1.13.1. The yellow parts of the diagram shows incoming solar radiation and the brown parts of the diagram show how the atmosphere emits the outgoing infrared radiation.

1.14. What is the annual average of solar radiation (in Watts/square meter - W/m^2) hitting the outer surface of Earth’s atmosphere?

1.14.1. 342 W/m^2

1.15. In W/m^2, how much of this radiation, reflects back into space?

1.15.1. 107 W/m^2

1.16. In W/m^2, how much of this radiation, is absorbed by the atmosphere?

1.16.1. 67 W/m^2

1.17. What is the annual average outgoing infrared radiation?

1.17.1. The annual outgoing infrared radiation is 235 W?m^2.

1.18. In a complex system this energy is reflected, absorbed, transformed and released into the atmosphere. It is also this thermal or heat energy that drives the climate on the Earth. In general, thermal energy transfer is the movement of thermal energy (heat) from an area of high temperature to an area of low temperature to an area of low temperature. This energy transfer can occur by radiation, conduction or convection.

1.19. The definition of radiation: The emission of energy as waves

1.20. The definition of conduction: The transfer of thermal energy through direct contact between the particles of a substance, without moving the particles to a new location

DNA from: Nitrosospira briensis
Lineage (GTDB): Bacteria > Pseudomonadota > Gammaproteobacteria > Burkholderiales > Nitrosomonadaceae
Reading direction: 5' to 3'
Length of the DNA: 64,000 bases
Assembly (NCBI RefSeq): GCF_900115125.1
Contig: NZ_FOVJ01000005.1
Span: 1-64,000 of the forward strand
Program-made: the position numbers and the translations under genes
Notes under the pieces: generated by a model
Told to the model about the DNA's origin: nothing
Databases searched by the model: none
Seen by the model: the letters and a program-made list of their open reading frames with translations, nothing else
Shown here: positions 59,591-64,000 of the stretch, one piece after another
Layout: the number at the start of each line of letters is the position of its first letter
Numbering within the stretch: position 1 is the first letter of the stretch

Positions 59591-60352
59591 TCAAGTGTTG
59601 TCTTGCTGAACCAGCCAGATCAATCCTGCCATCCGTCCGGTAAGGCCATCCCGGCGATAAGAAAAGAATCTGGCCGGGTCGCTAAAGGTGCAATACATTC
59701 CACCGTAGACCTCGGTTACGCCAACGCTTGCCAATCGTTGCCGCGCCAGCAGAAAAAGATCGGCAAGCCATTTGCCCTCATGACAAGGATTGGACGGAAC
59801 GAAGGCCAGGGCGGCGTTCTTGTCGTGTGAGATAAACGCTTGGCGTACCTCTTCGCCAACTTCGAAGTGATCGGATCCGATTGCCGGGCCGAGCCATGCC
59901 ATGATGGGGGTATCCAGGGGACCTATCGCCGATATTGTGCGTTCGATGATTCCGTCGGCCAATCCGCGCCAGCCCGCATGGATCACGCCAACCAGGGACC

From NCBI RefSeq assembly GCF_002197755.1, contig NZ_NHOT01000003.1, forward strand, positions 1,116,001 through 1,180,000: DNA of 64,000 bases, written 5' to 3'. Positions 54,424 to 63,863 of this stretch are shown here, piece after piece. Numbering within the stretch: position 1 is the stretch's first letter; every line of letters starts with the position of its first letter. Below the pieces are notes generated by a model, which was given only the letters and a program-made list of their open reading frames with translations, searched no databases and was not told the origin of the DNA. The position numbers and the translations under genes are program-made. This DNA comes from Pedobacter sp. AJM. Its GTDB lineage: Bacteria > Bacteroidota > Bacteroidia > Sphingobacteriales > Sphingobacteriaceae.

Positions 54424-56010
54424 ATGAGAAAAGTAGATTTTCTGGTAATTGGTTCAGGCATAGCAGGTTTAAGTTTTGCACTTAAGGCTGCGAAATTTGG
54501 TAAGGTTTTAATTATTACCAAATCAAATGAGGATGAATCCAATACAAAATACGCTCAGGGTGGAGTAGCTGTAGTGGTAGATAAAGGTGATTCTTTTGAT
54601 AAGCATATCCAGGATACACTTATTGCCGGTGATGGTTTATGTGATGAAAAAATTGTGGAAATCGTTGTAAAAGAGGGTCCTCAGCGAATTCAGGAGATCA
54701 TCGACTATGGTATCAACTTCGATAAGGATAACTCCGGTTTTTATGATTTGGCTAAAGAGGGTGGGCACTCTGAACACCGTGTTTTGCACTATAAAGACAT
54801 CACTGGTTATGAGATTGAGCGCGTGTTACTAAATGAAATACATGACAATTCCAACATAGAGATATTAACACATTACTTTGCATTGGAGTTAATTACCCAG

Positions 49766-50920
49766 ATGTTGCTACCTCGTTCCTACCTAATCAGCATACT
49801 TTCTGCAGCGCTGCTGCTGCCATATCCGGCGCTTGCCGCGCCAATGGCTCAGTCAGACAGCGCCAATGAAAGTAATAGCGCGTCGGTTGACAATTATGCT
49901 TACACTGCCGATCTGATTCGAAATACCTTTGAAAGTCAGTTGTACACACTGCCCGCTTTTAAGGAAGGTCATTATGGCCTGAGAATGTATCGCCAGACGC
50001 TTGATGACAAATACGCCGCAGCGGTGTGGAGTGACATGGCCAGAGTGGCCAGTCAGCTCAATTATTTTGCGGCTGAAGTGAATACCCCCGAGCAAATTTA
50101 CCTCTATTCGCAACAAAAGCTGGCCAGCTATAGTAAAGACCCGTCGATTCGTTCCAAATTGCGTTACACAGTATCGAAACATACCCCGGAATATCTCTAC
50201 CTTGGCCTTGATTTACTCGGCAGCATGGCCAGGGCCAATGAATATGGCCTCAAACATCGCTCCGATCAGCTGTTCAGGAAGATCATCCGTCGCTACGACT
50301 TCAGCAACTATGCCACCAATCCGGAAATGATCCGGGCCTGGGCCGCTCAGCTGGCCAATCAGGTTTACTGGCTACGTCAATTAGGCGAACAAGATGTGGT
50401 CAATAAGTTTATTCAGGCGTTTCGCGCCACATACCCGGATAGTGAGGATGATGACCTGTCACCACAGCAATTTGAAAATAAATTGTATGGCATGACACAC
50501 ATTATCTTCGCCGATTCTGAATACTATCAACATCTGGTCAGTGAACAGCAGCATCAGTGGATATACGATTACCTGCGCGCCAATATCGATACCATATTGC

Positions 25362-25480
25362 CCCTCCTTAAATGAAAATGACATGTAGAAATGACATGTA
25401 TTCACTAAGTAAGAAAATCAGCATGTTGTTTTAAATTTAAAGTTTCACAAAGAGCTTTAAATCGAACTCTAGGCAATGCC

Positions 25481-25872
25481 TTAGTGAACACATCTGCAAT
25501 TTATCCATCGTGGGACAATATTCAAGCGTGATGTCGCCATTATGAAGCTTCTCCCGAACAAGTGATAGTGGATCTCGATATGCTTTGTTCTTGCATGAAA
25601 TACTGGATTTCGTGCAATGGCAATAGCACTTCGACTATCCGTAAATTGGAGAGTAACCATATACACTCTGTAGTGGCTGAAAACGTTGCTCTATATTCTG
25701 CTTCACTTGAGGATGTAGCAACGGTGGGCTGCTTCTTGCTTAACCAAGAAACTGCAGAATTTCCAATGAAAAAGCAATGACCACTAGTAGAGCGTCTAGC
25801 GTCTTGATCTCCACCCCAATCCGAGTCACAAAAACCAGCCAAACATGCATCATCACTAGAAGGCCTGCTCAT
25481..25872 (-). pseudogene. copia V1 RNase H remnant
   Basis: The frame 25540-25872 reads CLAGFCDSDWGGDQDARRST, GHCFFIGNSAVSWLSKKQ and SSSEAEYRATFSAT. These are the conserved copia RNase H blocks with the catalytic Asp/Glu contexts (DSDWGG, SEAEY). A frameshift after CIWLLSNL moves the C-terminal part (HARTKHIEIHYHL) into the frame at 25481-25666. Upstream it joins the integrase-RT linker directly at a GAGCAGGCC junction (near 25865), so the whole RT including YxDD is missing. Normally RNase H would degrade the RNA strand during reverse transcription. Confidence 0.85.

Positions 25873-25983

1.21. The definition of convection: The transfer of thermal energy through the movement of particles from one location to another.

1.22. Almost all of our climate can be derived form the patterns of circulation on Earth. And circulation can be traced back to the transfer of energy across the biosphere. Circulation patterns are caused by the movement of heat energy from high temperatures to low temperatures and these give rise to the weather and climate patterns across the Earth - wind, ocean currents, annual rain fall and temperatures across regions.

1.23. When thermal energy is transferred in the atmosphere winds are created.

1.24. The creation of wind

1.24.1. Earth as a whole receives insolation from the Sun, but different parts of Earth receive different amounts

1.24.2. As the heated atmospheric gases gain energy and expand, the air becomes less dense and rises

1.24.3. Atmospheric pressure is the pressure exerted by the mass of air above any point on Earth’s surface

1.24.4. The rising and sinking masses of air in convection currents cause changes in atmospheric pressure, which cause wind.

1.25. If Earth were not spinning, there would be a continuous convection current between the polar and the equatorial regions.

1.26. Changes in the jet streams affect the formation of severe weather events such as squalls, storms, and cyclones, it also helps predict weather changes.